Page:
By Tammy Flanagan
January 28, 2011You say you want a revolution
You say you got a real solution
Well, you know
We'd all love to see the plan
-- The Beatles
Today, I have a plan for a small revolution that could help federal employees better prepare for retirement. The changes I'm looking for wouldn't require an act of Congress, just an act of compassion. Is anyone listening?
My idea has to do with a topic I write about a lot: service credit deposits. (I hope you aren't laughing at this point, thinking I was leading up to something monumental and realizing it's the same old, same old.) Service credit issues continue to mystify and frustrate many federal employees as they prepare for retirement. If you are someone who has discovered that you have an unpaid service credit deposit that has been accumulating interest since the 1980s or earlier, then you know what I'm talking about. Lately, issues about how such payments are computed and processed have been in the news.
For the uninitiated, a service credit deposit is simply a payment that employees make to the federal retirement fund that enables them to receive credit toward their retirement benefit for certain types of previous military and civilian service.
I think employees have to be made aware of the impact of not paying such deposits from the day they are hired, rather than when they are planning to retire. It has been my experience in talking to thousands of federal employees during the past 25 years that many feds find out they're missing contributions for some of their past service near the time they want to retire, and they're shocked at how much interest has accumulated. Sometimes they discover:
If an employee doesn't pay a deposit, his or her retirement benefit is reduced by a percentage of the unpaid balance. In some cases, the service won't be used in the computation of the retirement at all, unless the payment is made. That could lead to a reduction of $200 per month or more for even one year of service subject to an unpaid deposit.
I received an e-mail about these issues from Jennifer Jones, who works at the Internal Revenue Service. She had a couple of good suggestions:
This issue is more important under FERS than CSRS. Under FERS, most federal service is not creditable for eligibility or computation of retirement benefits unless it has been subject to FERS contributions. Also, service performed after 1988 that was not subject to retirement contributions is not creditable for retirement and a deposit cannot be paid to get credit for it -- even though this service is included when computing an employee's leave service computation date. CSRS is more lenient in crediting previous service.
Jennifer suggests agencies take the extra step of determining each employee's retirement service computation date at the beginning of their federal service rather than when the employee is planning to retire.
Many agencies already offer do-it-yourself software to employees through their payroll systems to help them determine their eligibility for retirement and computation of benefits under various scenarios. Jennifer's suggestion would make these retirement projections more accurate and reliable by including information specific to the employee regarding the amount of any unpaid deposits and redeposits. This is something employees shouldn't have to figure out for themselves, or learn at a pre-retirement seminar.
Why is this issue so important? Interest on unpaid balances on service credit deposits can compound for decades. If $1,000 compounds annually at a rate of 3 percent, you'll owe $2,000 in 24 years. If that same $1,000 compounds at 5 percent, you'll owe $2,000 in a little more than 14 years. After 30 years, it could be as much as $4,000. This is the magic of compound interest -- only in this case it works against you, rather than for you.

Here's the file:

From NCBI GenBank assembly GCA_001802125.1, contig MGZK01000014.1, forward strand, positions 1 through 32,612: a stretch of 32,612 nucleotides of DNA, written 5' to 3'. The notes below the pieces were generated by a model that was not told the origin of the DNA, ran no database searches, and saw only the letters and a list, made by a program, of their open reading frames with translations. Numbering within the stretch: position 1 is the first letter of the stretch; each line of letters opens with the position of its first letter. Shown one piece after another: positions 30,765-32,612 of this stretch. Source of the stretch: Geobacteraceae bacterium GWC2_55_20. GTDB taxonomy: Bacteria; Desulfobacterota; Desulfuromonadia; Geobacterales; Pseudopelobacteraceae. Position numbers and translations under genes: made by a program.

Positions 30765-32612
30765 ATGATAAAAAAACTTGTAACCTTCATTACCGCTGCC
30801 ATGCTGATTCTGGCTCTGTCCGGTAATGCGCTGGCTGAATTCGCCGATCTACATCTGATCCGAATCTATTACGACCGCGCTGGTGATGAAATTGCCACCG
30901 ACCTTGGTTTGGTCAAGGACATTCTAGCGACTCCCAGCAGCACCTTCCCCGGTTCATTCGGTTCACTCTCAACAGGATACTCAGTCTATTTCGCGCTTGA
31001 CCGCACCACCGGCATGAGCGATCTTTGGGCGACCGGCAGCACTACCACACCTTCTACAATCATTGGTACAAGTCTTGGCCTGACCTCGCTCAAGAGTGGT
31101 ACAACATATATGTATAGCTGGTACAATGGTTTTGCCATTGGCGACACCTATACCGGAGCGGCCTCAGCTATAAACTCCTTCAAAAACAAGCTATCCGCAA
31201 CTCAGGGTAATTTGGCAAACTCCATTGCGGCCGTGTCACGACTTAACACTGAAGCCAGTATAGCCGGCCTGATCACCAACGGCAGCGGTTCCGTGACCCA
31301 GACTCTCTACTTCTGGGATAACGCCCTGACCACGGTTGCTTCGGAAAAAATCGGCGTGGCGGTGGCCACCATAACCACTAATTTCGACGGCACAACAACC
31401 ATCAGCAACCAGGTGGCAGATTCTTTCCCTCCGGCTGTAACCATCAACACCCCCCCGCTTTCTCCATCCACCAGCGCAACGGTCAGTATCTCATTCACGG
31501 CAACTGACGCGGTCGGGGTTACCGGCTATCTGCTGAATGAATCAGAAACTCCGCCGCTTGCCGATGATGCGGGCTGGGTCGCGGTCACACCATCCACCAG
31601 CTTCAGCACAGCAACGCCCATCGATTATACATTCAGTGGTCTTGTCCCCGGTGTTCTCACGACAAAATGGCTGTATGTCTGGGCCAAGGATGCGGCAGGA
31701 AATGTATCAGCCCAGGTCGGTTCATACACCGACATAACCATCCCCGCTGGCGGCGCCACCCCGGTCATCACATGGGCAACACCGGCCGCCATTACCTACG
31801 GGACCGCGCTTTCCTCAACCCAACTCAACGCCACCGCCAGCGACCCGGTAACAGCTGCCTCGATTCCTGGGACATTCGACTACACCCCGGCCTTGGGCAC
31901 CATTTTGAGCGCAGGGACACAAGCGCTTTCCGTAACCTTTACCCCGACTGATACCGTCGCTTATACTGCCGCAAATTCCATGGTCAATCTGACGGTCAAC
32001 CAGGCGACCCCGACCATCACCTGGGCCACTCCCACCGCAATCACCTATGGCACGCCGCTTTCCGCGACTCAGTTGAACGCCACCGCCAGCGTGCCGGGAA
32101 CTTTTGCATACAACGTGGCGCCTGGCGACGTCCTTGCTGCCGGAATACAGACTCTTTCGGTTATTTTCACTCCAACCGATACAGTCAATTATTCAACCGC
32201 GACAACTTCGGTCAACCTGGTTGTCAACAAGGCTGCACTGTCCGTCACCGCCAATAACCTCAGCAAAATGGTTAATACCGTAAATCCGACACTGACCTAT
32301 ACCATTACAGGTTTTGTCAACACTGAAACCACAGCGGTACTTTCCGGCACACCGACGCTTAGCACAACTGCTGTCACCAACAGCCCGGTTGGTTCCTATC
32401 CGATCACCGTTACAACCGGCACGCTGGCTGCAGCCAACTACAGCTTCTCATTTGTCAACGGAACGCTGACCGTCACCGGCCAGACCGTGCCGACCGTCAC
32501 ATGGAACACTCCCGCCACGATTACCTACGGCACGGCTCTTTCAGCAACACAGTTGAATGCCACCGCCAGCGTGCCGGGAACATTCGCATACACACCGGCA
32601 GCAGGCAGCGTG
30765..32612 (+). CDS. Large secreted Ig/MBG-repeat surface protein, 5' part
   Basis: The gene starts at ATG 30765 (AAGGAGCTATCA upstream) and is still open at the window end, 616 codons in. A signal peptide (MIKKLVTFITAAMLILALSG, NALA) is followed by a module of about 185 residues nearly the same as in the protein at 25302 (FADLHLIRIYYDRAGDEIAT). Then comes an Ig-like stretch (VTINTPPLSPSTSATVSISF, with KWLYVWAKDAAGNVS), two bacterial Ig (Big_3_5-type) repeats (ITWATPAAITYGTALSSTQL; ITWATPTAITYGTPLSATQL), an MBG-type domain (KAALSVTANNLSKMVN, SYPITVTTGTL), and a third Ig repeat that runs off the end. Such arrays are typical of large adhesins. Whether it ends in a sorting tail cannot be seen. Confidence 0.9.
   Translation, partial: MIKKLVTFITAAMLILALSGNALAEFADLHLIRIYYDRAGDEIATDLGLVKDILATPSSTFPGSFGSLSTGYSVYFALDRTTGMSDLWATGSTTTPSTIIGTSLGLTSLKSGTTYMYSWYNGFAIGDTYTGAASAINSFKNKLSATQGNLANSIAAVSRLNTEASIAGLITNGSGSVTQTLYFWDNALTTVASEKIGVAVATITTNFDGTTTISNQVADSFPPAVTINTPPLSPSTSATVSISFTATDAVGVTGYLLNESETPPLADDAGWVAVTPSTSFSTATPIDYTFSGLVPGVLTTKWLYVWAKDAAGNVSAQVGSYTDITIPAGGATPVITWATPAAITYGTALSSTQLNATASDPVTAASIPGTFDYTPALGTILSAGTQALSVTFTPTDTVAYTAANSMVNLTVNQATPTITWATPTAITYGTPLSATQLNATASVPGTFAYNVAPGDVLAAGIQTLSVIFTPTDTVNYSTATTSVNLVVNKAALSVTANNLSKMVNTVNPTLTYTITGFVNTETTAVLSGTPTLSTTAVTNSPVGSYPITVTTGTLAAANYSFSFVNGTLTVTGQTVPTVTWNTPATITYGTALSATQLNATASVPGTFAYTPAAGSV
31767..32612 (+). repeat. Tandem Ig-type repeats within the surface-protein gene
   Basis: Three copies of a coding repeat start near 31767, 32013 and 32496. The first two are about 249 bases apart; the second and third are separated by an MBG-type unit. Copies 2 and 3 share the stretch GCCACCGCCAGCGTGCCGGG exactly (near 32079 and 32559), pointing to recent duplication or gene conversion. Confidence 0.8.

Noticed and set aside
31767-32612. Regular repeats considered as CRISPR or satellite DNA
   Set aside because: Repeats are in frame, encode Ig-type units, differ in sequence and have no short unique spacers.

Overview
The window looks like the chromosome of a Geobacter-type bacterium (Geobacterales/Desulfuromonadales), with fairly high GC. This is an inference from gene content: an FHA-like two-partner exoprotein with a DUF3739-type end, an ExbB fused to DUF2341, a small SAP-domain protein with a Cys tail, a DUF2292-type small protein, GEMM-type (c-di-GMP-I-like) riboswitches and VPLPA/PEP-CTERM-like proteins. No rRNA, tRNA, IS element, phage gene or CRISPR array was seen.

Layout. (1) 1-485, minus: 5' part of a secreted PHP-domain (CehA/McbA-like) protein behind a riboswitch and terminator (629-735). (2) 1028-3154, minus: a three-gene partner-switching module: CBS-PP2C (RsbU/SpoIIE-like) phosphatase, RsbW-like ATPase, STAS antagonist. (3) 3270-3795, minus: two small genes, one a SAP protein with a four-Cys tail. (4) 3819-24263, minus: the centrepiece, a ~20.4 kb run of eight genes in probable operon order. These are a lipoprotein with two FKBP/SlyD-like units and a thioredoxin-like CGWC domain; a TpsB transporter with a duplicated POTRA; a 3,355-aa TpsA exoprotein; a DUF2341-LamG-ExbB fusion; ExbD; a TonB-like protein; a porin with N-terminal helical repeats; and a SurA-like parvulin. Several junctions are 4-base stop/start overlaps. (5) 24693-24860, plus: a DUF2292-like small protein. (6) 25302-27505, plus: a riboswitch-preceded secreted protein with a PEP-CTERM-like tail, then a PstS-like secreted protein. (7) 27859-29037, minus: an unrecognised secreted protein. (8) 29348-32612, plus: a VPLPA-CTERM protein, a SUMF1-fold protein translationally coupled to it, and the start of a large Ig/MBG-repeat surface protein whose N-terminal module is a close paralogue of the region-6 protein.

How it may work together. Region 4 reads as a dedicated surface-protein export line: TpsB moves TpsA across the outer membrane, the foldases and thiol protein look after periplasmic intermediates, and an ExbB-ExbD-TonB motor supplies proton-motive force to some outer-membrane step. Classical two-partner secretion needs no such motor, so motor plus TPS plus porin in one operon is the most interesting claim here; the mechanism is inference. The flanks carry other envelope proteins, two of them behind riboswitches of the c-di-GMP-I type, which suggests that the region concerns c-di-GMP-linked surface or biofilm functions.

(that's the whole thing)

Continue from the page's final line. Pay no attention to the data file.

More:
This issue aggravates many employees who attend pre-retirement seminars. They wonder why their agencies waited until they were planning to retire to inform them that they owe money to the retirement system along with 30 to 40 years' worth of compounded interest. Even if you want to wait until you are close to retirement to pay a deposit, it would be helpful to know how much you're going to owe. The catch in implementing this suggestion is that it would require agencies to coordinate with the Office of Personnel Management, since civilian service credit deposits and redeposits are paid directly to OPM and not to the employing agency. (Military service deposits are a little easier to keep track of since they are collected by the payroll office of the employing agency.) Until there is more automation in record-keeping, this might have to wait.
In the meantime, employees should file a copy of their deposit application or application for refund of retirement contributions in their official personnel folder. If they have paid a deposit, then a copy of the receipt of payment filed in the folder would alert the agency that the deposit has been paid in full.
This service is slated to be available to all federal employees if and when OPM implements an electronic retirement processing system. When that happens, it will be a real revolution, and a great service to hardworking federal employees.
Tammy Flanagan is the senior benefits director for the National Institute of Transition Planning Inc., which conducts federal retirement planning workshops and seminars. She has spent 25 years helping federal employees take charge of their retirement by understanding their benefits.
For more retirement planning help, tune in to "For Your Benefit," presented by the National Institute of Transition Planning Inc. live on Monday mornings at 10 a.m. ET on federalnewsradio.com or on WFED AM 1500 in the Washington metro area.
By Tammy Flanagan
January 28, 2011